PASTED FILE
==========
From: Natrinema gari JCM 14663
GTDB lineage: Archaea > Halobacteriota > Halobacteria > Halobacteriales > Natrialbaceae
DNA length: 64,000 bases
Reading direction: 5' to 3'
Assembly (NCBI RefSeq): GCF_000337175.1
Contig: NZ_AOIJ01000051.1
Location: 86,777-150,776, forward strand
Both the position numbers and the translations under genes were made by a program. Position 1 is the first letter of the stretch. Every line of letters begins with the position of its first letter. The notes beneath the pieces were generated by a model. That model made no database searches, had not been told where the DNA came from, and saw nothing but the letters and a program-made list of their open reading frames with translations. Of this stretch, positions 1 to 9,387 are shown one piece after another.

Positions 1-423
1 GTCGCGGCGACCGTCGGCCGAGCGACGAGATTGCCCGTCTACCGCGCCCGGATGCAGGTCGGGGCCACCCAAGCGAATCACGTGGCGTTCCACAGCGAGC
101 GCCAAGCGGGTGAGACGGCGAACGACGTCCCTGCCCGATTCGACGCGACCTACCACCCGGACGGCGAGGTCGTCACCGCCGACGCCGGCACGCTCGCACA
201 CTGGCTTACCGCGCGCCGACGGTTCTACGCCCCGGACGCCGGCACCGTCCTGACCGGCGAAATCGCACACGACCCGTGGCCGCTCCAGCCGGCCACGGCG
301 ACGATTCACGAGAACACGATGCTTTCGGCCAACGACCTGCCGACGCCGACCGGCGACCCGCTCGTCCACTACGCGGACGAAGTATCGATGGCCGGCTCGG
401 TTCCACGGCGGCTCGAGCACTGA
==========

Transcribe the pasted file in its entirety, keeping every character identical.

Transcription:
From: Natrinema gari JCM 14663
GTDB lineage: Archaea > Halobacteriota > Halobacteria > Halobacteriales > Natrialbaceae
DNA length: 64,000 bases
Reading direction: 5' to 3'
Assembly (NCBI RefSeq): GCF_000337175.1
Contig: NZ_AOIJ01000051.1
Location: 86,777-150,776, forward strand
Both the position numbers and the translations under genes were made by a program. Position 1 is the first letter of the stretch. Every line of letters begins with the position of its first letter. The notes beneath the pieces were generated by a model. That model made no database searches, had not been told where the DNA came from, and saw nothing but the letters and a program-made list of their open reading frames with translations. Of this stretch, positions 1 to 9,387 are shown one piece after another.

Positions 1-423
1 GTCGCGGCGACCGTCGGCCGAGCGACGAGATTGCCCGTCTACCGCGCCCGGATGCAGGTCGGGGCCACCCAAGCGAATCACGTGGCGTTCCACAGCGAGC
101 GCCAAGCGGGTGAGACGGCGAACGACGTCCCTGCCCGATTCGACGCGACCTACCACCCGGACGGCGAGGTCGTCACCGCCGACGCCGGCACGCTCGCACA
201 CTGGCTTACCGCGCGCCGACGGTTCTACGCCCCGGACGCCGGCACCGTCCTGACCGGCGAAATCGCACACGACCCGTGGCCGCTCCAGCCGGCCACGGCG
301 ACGATTCACGAGAACACGATGCTTTCGGCCAACGACCTGCCGACGCCGACCGGCGACCCGCTCGTCCACTACGCGGACGAAGTATCGATGGCCGGCTCGG
401 TTCCACGGCGGCTCGAGCACTGA